Wels Catfish Fresh Water Monster
European Freshwater Killer
The Wels Catfish (Silurus glanis) isn’t as well known as it should be. It’s widespread, being found in most of Europe including the United Kingdom, down and across to Spain and all the way to the west end of Europe and into Asia.
It can be found in large warm lakes or in slow flowing rivers that are deep. This catfish also survives quite well in the colder weather of the northern temperate zone although they won’t grow nearly as large.
Although this monster catfish is a bottom feeder, it will quickly head to the surface to investigate possible prey.
Wels Catfish Features and Size
The Wels Catfish has hundreds of needle-shaped teeth along the bottom and top of it’s mouth. These teeth are not long, resembling course sandpaper. However a large fish could easily inflict considerable pain and draw blood if it were to clamp onto your leg, arm or any other body part.
- The Wels Catfish has two long barbels on the upper jaw
- The lower jaw has four barbels
- It’s anal fin is large and continues down from the anal fin to the caudal fin with the dorsal fin further forward than in most fish
- The Wels Catfish is black on the top when located in water that’s clear and brown when located in murky water
- It’s belly is yellow to white
- It has a slippery skin that’s free from scales as is the case with all catfish
The largest Wels Catfish ever caught is up for argument. Historical records point to catfish as large as 551 pounds/250 kg or as long as 10 feet. However, there is some doubt.
Wels Catfish caught in the southern end of their distribution reach over 150 pounds and are quite common at this size.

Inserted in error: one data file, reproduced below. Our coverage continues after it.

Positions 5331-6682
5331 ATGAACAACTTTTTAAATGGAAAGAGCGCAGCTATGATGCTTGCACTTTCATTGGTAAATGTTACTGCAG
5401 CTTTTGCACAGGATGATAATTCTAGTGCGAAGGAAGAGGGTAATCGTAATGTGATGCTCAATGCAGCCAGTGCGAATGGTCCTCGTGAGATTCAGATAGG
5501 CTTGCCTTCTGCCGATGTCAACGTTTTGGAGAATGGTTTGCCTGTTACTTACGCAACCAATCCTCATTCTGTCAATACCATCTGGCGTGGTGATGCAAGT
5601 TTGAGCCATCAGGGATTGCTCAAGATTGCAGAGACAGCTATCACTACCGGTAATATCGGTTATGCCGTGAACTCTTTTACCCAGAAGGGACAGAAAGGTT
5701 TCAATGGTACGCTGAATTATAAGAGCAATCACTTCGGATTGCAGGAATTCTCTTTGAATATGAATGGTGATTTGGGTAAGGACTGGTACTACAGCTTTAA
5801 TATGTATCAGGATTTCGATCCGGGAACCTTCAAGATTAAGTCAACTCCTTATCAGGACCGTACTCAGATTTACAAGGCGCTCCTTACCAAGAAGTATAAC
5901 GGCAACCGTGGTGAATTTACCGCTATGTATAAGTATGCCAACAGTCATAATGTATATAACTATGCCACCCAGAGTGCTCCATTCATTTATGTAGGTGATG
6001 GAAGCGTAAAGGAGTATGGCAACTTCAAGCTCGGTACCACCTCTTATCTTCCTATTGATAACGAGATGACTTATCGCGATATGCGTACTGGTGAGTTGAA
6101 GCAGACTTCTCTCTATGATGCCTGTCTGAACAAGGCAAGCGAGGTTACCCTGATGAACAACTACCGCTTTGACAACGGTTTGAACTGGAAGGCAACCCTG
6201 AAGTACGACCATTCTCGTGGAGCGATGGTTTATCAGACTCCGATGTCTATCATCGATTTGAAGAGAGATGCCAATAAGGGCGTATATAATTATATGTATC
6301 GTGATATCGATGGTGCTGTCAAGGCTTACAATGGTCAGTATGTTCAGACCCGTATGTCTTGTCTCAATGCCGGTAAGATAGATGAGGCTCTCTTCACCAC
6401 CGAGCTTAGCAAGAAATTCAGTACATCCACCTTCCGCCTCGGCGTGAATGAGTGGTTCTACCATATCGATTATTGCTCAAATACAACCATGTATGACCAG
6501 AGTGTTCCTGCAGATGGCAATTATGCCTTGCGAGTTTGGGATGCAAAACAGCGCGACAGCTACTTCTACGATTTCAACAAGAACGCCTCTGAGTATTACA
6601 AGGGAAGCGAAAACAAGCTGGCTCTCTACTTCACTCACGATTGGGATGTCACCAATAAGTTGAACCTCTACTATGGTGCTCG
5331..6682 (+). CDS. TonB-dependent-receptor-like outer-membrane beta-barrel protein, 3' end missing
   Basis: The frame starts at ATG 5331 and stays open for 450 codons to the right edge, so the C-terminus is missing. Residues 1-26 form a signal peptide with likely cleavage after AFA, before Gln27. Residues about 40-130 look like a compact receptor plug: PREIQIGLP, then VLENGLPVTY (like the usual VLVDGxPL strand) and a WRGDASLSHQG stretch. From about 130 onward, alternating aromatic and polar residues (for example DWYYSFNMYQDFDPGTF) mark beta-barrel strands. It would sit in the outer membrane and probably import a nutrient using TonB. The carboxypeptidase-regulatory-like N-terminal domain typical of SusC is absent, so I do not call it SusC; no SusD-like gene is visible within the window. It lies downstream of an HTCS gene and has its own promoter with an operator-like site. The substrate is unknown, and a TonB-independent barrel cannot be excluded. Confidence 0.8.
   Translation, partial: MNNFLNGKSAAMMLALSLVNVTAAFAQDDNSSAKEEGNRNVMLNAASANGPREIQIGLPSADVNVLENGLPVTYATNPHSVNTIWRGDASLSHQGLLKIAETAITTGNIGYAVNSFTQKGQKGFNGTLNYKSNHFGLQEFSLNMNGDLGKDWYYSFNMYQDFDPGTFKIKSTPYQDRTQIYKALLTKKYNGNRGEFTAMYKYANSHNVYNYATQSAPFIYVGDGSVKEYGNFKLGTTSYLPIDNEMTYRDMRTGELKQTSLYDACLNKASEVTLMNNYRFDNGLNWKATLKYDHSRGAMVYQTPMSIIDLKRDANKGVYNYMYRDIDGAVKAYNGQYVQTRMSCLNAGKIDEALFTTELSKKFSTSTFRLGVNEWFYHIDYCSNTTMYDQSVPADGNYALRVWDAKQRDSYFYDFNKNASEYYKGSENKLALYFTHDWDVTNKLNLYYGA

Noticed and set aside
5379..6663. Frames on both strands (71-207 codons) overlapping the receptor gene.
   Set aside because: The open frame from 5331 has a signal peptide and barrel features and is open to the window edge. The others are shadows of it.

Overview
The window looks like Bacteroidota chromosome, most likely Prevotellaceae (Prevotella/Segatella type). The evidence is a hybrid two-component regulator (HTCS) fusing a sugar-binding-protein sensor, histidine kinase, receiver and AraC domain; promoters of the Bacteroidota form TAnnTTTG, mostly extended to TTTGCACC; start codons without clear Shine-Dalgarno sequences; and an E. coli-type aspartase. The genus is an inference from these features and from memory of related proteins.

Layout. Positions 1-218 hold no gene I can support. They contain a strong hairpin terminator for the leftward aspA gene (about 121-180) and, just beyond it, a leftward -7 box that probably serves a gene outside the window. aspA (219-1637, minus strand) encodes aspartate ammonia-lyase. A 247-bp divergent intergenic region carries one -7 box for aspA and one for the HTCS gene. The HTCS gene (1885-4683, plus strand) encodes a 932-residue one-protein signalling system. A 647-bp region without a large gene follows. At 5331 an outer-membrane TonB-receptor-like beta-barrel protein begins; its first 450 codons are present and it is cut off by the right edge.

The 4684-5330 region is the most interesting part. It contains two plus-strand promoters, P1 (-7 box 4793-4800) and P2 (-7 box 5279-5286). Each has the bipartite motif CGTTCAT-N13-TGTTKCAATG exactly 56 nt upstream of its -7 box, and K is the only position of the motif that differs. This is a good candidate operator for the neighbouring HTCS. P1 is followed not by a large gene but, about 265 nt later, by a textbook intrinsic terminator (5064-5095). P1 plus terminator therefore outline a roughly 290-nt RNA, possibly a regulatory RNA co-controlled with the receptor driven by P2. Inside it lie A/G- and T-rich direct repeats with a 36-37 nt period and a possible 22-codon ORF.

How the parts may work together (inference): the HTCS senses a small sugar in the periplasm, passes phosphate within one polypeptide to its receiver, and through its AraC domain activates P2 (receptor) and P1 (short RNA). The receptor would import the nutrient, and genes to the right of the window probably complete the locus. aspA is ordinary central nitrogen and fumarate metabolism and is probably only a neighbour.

The Wels Catfish can live for 80 years.
The Wels Catfish Killer Myth
Since historical records began in Europe there’s been reports of very large catfish attacking and killing people.
Sizes of these fish range from those capable of swallowing babies and small children to full-size adults. These accounts are far from scientific.
Adding to this legend, modern newspapers claim that people have been attacked by the Wels Catfish, although there haven’t been reports of anyone being killed.
The most recent reports of human attacks were on people found to be swimming in the area where the Wels Catfish was spawning.
- It’s very protective of its eggs, staying around until the eggs hatch. The female laying as many as 300,000 eggs. At first, it appears as though the Wels Catfish only attacks people to defend itself or its young.
The Reality Behind the Myth
Despite a lot of ‘so called’ reference sites, the Wels Catfish can easily add 10 pounds each year.
In the Ebro River, Spain, the Wels is often caught over 150 pounds and fish over 100 pounds are in abundance.
The fish are protected and must be released after being caught leaving them to grow larger.
These larger fish are voracious feeders easily capable of consuming a small child or baby.
They have more than enough strength to pull a person under the water and drown them.
It’s estimated that a Wels Catfish is large enough to exhort sufficient force to pull a man underwater needing no more than 30 pounds of force.
Swimming in water where large Wels Catfish are present is not recommended. These fish will attack anything capable of fitting in their mouth.